There are some things that I simply cannot abide in this movie. So far I’ve tried to actually explain different pieces of a problem in the context of cinema. But there are moments that are just too hard to adequately explain. There is the movie as a whole to be considered. This section will look at the moments that are dressed up in Saving Private Ryan such that they are not realized as the absurd moments they are.
If there is one thing that Saving Private Ryan is guilty of, indeed many problematic movies are guilty of this, it is constructing a framework in which it becomes difficult to direct one’s criticism. I’ve spent time directing my criticism quite literally at the framework itself; the narrative bookends, the cinematic techniques, and so on. I’ve looked at a few specific scenes and said that the hyperbole and lack of clarity detracts from the deeper meaning I want from a great picture, from masters of cinema. But I’m not sure the meaning is really even worth it. In the end, Saving Private Ryan is such a jingoistic picture piling praise upon America and American values, purely honorable GIs against faceless Nazis again, that there is nothing really new to be gained by watching it.
The expressionistic montage where we see letters being written to the families of our honored, American dead is a real doozie. It’s just great to have the feeling that no matter how horrible the fight, the commanding officers all the way up to the chief of staff, feel with the home front and can distinguish every man on the field of battle. We see rural Iowa and are reminded that this fight is for our amber waves of grain or our purple mountain’s majesty. Although I wonder why Spielberg chooses to shoot Iowa in July with the same light as Normandy. To bring the War home? Surely not, another great feature of Munich is it's seeming global reach, realistically capturing the light in a half dozen countries. Saving Private Ryan has two. But I digress.
Then it's names like Abraham Lincoln and phrases like “the alter of freedom” are thrown around so casually throughout. Are we really to believe that the objective could be one man? Patton (1970) balanced the notion that the US Army was the number one fighting force in history with the truth that such a force’s ultimate goal would be as simple as taking Berlin. Saving Private Ryan may have realism but it is not realist.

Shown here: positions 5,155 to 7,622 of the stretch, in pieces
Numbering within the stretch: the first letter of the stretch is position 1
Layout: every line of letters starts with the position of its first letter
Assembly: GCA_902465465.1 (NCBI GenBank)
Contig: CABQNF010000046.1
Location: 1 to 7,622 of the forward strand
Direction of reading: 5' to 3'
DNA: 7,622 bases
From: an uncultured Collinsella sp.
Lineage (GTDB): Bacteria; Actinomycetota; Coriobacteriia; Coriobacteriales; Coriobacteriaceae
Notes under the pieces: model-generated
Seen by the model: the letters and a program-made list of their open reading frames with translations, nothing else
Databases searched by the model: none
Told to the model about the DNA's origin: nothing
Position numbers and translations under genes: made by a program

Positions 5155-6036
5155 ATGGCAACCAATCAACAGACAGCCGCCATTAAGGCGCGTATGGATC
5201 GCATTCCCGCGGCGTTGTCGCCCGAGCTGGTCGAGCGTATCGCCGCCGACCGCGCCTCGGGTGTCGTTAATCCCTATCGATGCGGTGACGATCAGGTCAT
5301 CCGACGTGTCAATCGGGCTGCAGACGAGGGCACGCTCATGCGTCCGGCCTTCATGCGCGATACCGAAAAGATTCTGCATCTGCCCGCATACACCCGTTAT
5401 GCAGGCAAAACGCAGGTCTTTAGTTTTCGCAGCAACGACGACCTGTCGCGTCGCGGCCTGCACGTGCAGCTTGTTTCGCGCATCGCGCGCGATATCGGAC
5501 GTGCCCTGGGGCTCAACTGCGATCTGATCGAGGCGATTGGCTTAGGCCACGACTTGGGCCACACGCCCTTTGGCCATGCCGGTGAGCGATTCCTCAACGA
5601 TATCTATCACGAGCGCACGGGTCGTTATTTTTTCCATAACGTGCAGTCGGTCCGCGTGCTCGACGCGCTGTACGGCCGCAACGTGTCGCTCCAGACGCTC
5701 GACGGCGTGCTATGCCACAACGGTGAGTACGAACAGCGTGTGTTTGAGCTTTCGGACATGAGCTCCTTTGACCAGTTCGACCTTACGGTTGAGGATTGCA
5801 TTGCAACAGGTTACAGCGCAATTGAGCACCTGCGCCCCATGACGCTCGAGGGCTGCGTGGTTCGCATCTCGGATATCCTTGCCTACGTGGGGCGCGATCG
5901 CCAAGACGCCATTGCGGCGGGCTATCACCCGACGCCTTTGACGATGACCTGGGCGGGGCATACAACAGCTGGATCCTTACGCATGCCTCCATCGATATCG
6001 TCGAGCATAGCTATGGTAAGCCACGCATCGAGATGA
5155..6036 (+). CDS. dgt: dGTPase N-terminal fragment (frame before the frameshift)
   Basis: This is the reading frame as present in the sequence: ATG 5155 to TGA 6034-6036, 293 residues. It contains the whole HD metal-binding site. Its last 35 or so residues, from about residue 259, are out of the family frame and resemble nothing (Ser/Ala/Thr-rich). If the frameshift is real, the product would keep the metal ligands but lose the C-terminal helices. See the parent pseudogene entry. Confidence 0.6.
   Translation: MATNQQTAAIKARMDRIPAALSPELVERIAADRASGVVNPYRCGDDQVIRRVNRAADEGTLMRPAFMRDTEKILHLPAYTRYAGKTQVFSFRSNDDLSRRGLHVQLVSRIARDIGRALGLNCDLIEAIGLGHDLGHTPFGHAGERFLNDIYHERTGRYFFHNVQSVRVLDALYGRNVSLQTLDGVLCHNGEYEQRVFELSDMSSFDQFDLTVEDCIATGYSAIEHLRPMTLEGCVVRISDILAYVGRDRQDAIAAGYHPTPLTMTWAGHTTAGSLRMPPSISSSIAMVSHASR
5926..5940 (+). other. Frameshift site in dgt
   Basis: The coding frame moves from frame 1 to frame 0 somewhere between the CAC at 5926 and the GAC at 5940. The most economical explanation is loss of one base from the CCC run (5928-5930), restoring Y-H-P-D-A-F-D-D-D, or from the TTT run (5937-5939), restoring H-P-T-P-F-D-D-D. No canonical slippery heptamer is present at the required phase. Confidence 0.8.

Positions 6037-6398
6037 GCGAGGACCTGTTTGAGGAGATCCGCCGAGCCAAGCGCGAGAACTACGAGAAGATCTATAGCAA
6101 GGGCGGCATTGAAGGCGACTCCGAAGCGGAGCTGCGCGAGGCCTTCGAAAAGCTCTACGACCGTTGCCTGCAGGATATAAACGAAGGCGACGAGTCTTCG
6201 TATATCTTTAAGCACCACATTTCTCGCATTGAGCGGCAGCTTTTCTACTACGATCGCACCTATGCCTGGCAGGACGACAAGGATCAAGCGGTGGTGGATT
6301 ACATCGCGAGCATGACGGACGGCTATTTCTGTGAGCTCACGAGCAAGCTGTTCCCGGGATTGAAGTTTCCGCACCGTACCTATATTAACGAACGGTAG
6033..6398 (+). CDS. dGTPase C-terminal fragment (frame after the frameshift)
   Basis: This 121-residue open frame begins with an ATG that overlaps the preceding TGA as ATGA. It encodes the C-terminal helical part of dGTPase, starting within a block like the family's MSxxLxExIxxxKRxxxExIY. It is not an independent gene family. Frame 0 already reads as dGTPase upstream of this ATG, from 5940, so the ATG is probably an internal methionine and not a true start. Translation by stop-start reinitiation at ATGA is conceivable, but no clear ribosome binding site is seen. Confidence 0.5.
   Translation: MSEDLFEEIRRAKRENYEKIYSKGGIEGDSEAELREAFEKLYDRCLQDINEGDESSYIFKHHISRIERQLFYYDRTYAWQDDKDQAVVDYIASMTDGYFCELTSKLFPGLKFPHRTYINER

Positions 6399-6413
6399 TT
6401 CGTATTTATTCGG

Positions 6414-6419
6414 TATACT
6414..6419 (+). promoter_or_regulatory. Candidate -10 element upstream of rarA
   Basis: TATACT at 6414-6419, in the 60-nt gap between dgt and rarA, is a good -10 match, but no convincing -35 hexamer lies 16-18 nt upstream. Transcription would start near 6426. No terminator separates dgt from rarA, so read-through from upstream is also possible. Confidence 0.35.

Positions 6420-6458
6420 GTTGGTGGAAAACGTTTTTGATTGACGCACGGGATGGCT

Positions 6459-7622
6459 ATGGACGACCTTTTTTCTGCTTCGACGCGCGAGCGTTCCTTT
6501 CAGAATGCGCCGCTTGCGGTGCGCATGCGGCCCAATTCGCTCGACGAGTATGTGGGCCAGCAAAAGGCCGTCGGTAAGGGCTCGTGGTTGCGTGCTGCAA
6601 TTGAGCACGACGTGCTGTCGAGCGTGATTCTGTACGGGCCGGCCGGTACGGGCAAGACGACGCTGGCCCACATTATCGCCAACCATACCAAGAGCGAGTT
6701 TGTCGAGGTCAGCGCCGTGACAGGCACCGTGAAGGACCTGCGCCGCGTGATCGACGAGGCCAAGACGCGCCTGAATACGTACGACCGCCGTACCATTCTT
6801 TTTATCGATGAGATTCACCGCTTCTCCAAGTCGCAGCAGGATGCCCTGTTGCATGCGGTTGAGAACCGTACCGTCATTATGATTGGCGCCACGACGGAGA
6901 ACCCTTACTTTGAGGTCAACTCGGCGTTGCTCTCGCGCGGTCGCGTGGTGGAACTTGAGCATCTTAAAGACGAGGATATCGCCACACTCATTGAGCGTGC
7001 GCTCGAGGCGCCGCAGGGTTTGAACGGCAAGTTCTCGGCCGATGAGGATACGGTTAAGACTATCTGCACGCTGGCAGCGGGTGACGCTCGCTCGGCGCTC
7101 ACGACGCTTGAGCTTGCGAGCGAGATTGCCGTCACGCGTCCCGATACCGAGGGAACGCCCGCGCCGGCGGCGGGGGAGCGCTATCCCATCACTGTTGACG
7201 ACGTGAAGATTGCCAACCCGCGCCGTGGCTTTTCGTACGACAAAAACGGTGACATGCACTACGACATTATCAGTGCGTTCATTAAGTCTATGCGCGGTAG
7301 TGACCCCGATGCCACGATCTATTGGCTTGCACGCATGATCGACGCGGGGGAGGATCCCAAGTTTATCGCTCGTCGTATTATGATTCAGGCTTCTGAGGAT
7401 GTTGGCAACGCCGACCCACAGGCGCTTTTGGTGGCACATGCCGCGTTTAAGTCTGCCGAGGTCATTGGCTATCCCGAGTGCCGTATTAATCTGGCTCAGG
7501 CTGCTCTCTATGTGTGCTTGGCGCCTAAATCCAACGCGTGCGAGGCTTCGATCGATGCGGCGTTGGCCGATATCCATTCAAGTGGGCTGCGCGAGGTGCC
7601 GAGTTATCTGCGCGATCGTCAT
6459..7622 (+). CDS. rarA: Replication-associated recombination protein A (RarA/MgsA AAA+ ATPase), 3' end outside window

Allowing the rest of the picture follow from such a bombastic, nationalistic center only makes for more problems. We have a cast of characters, a cross section of America, who are ultimately each indistinguishable by their degree of stereotypical-ness. There is the Italian G.I.; the guy from Brooklyn; the Jew killing Nazis; a cigar chomping sergeant; a bookish corporal learning about the bonds of brotherhood in war; and so on. I’m not sure I can really accept this homogenous morass of stereotypes in the arena of real-world violence. I can barely stomach the mugging and the slapstick used to establish these clowns and I don’t recognize the country they’re fighting for. These characters scream equally loud that they are distant facsimiles, no way resembling reality.
What I see is a jingoistic animus preceding our next move up the hill towards Ryan. It’s carried out by characters who are not distinguished by name but by type. These characters deny the idea that the enemy is also human. In Schindler’s List I am always amazed that Amon Goeth (Ralph Fiennes) can be so evil and so human; no doubt a psychopath, yet no doubt a man who actually lived. Goeth is not the faceless Nazi of so much cinema. Saving Private Ryan doesn’t seem like a very considered picture of the people in a war. This movie is flat and I think based entirely around caricature. All and all the craft of Saving Private Ryan is laudable albeit flawed, but the product itself is unworthy of the effort.